The overall ambition of the Leverhulme project is to crack environmental and socio-economic sustainability issues that plight so many cities. It’s a project that has many facets, so I have initially chosen to focus on socio-economic inequality and segregation.
Social exclusion occurs in many forms, from physical disability to race or political beliefs. The biggest obstacle to change is people often deny social exclusion is a genuine issue and instead tend to blame people for their own predicaments. Cultural stereotypes are perpetuated in the media and on the street and serve to label, target and oppress people.
We are doing a comparative analysis of different cities. We will start by collecting statistical data – evidence which is appealing to policy makers. Afterwards we will gather more qualitative data through ethnographic work and interviews.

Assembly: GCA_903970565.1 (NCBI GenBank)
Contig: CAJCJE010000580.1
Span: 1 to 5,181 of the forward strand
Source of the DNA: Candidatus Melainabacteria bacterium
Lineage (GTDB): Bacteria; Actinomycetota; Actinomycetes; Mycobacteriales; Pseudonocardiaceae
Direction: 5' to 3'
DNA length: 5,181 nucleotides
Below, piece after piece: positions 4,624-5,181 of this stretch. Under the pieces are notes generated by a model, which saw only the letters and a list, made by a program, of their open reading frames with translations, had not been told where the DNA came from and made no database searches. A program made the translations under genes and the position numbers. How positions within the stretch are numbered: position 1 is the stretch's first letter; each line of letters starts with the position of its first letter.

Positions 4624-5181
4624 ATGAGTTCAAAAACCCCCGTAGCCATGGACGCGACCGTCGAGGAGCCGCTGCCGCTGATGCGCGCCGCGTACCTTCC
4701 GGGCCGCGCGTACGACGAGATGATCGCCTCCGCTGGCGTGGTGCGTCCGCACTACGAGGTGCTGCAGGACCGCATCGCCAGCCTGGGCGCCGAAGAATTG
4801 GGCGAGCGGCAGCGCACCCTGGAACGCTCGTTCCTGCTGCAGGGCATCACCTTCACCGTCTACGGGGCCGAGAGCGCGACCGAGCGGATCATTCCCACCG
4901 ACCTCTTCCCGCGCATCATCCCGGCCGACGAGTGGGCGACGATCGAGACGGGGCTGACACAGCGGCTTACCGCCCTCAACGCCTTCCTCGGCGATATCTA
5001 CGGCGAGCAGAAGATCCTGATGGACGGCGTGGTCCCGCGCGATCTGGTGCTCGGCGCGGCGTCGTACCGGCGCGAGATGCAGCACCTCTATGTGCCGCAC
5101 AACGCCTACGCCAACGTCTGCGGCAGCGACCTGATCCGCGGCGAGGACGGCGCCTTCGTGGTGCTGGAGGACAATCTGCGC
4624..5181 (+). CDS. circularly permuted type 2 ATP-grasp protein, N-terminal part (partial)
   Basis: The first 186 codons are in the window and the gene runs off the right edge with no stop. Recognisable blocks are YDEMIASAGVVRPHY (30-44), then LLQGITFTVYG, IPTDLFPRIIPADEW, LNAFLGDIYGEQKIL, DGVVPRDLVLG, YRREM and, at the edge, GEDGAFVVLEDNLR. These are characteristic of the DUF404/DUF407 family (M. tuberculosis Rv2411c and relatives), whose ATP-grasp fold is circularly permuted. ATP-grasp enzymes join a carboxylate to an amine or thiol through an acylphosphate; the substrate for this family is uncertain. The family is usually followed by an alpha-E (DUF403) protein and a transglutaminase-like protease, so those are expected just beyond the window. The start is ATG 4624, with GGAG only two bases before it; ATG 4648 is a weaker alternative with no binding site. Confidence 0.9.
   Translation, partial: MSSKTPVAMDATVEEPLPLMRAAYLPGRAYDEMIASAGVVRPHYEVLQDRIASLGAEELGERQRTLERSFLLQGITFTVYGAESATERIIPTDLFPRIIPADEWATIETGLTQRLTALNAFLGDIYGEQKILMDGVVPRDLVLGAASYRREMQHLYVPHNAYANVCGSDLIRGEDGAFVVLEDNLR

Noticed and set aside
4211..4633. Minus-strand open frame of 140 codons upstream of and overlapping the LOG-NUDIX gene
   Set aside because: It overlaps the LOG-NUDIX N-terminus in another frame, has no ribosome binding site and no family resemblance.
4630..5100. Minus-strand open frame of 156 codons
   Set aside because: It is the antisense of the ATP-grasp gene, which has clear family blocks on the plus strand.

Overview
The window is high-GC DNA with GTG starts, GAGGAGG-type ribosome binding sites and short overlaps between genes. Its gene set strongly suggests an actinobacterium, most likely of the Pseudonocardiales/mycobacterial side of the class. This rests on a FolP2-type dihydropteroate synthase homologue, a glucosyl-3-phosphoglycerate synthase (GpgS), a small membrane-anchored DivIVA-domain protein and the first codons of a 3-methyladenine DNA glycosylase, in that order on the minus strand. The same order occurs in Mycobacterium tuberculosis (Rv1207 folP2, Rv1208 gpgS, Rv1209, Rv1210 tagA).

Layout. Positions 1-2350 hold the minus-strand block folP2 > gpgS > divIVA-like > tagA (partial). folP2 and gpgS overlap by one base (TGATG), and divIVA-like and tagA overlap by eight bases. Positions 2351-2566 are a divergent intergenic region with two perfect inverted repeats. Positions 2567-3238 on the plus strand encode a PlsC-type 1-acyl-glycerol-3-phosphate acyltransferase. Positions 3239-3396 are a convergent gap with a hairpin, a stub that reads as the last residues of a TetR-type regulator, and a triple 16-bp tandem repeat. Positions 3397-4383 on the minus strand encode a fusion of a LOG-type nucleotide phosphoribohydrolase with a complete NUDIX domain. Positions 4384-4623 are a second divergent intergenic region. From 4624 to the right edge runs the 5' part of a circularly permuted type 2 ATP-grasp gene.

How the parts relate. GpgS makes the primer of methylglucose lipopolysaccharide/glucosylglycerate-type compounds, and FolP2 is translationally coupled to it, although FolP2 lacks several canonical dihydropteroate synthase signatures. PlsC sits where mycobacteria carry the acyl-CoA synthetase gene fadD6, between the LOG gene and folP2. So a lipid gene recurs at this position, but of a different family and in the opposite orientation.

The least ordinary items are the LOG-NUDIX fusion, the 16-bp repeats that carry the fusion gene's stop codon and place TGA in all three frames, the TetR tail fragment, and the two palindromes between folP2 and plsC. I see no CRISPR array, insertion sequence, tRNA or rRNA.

This involves talking to different kinds of people in Nottingham as well as Stuttgart. Later, we hope to do fieldwork also in two Chinese cities which represent a totally different scale of a city, culture and population. In Europe, most people live in medium-sized cities of 500,000 inhabitants or less. Therefore Nottingham and Stuttgart are representative of the social reality for most Europeans today. Shanghai and Chengdu, our Chinese case studies, have populations of over 20 million and 14 million respectively.